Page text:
ABOUT: The Conservation Bank

The South Carolina Conservation Bank was established in 2002 to improve the quality of life in our State by providing funding for land conservation projects that include farms, forests, waterways, historical properties, archeological sites and urban parks. It’s one of the most effective and successful conservation programs in the country. To date, it has protected over 280,000 acres of special places across South Carolina.

How It Works

Funding comes from a share of the state’s deed recording fee revenues. Of every $1.35 collected by the state, $0.25 is credited to the Conservation Bank Trust Fund, to be used to ensure that lands with great conservation or historic significance are not developed. It is a sensible way to fund conservation because the fees are collected when land is sold, and the sales are often to developers.

The Conservation Bank makes grants to nonprofit partners on a competitive basis, which they in turn use to protect high-priority sites, either by purchasing the properties outright or by placing them under a conservation easement. A conservation easement protects properties from extensive subdivision and development, by paying a negotiated amount to the owner while still allowing the owners to continue to use and enjoy the property. The grants are evenly distributed statewide among the Upstate, Midlands, Pee Dee and Lowcountry.

Many property purchases funded by the Conservation Bank go to create new public parks and recreation areas. Public hunting lands across the state have been greatly expanded through funding from the Conservation Bank. Iconic places like Stumphouse Mountain in Oconee County, Jones Gap State Park in Greenville County, and Rocky Point in Georgetown County have been opened and expanded for public recreation.

The Conservation Bank is prohibited by law from owning land. As property is bought and sold, funds are transferred to the Conservation Bank to re-invest through grants in priority green spaces, historical properties and the natural treasures that are our salt marshes, Southern Blue Ridge mountains, forests, creeks and rivers to name a few.

What are some of the more common and visible examples of areas protected by Conservation Bank funding?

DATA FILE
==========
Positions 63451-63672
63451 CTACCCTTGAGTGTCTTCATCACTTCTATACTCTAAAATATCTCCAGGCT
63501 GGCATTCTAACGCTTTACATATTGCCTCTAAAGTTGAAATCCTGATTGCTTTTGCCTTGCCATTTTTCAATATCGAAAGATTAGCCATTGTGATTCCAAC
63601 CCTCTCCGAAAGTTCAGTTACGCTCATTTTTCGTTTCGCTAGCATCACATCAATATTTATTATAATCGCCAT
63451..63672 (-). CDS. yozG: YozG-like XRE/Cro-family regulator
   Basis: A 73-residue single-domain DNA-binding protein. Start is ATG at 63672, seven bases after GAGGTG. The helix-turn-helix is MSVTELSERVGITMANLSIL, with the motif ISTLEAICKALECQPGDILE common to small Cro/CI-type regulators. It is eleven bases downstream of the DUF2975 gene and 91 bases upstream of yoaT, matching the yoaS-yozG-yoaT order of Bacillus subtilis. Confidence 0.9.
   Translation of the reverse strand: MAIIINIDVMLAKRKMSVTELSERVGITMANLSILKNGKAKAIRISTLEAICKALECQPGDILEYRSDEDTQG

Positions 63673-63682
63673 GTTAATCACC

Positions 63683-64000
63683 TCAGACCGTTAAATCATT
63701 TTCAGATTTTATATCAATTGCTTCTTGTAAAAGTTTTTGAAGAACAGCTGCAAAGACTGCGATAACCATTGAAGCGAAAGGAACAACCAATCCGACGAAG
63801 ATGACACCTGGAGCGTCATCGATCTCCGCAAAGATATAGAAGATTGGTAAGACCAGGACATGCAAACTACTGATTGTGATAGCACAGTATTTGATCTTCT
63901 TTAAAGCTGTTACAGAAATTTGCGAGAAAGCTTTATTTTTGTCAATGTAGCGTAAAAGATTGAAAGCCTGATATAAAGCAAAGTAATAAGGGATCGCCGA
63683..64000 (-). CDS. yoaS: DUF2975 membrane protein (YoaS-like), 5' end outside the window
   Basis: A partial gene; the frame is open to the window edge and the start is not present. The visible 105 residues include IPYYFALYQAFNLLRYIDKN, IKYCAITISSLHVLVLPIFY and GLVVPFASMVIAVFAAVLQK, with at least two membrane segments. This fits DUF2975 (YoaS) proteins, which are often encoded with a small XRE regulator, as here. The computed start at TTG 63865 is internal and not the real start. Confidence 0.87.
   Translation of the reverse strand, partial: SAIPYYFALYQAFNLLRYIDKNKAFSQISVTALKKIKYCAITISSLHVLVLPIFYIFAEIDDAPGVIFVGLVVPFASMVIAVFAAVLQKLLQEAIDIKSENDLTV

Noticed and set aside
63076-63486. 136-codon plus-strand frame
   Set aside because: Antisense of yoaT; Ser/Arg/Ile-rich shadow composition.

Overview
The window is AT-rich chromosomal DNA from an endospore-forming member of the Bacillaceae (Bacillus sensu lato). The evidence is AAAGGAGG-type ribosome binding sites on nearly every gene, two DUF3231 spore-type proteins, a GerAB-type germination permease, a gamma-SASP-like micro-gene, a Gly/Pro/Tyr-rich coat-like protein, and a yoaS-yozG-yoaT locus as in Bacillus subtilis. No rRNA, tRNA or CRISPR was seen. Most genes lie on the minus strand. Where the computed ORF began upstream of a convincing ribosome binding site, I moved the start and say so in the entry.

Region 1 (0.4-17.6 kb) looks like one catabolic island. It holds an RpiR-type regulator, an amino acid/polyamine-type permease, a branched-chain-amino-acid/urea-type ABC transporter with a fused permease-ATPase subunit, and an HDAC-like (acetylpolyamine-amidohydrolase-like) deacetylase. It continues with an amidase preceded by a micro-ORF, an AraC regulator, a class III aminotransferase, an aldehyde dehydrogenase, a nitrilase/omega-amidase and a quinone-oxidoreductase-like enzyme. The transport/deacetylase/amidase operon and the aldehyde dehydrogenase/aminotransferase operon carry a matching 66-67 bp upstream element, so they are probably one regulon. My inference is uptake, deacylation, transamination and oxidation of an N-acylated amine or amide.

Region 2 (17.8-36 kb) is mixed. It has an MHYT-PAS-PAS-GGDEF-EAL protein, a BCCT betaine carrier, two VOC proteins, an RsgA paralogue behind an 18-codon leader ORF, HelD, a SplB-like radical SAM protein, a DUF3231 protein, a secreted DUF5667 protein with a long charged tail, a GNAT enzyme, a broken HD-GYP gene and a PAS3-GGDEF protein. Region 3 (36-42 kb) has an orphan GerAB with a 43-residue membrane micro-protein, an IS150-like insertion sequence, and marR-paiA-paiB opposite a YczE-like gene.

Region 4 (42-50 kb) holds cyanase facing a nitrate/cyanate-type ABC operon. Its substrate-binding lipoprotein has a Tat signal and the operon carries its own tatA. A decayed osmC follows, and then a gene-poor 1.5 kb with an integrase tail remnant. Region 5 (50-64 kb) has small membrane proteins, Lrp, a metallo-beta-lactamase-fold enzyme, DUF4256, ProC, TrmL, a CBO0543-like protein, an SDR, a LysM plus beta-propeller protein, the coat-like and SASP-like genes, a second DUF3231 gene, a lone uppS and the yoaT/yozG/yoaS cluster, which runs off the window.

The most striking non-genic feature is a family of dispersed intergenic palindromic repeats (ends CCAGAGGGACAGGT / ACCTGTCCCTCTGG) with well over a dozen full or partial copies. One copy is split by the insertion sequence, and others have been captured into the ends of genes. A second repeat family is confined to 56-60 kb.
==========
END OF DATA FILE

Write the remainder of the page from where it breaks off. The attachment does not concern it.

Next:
• More than 53,000 acres plus hundreds of miles of river and creek frontage lands in the Congaree, Wateree, and Santee river basins, with public boat-in campsites
  • More 25,000 acres of land in the scenic Highway 11 corridor in the mountains of the Upstate; land that is rich in natural resources and important to tourism and outdoor recreation
  • Lake Conestee Nature Park in Greenville County
  • Rocky River Fork in Anderson County
  • Isaqueena Falls in Oconee County
  • Additions to Jones Gap and Paris Mountain State Parks in Greenville County
  • and More Coming


Eligible Entities

The Conservation Bank Act empowers the South Carolina Conservation Bank to award grants to eligible trust fund recipients for the purchase of interests in land so long as the grants meet the purposes of the Act and other proper criteria as contained in the Act. An “eligible trust fund” recipient is defined as:

  • The SC Department of Natural Resources; The SC Forestry Commission; and The SC Department of Parks, Recreation, and Tourism.
  • A municipality of SC and any agency, commission, or Instrumentality of such a municipality.
  • A not-for-profit charitable corporation or land trust authorized to do business in SC whose principal activity is the acquisition and management of interests in land for conservation or historic preservation purposes and which has tax-exempt status as a public charity under the Internal Revenue Code of 1986.

If a landowner is interested in conveying a conservation easement on his property it must be to a qualified entity who will hold the easement agreement and be responsible for the terms of the easement.

We urgently need your support in our efforts to make sure reauthorization happens.

The first step is simply providing us with your contact information, so we can keep you updated on our efforts. Once you are on our communications list, we will provide the ideas and methods for you to let your elected representative in Columbia know how important the conservation bank is to you personally. Remember, they are there to represent you, and not play politics.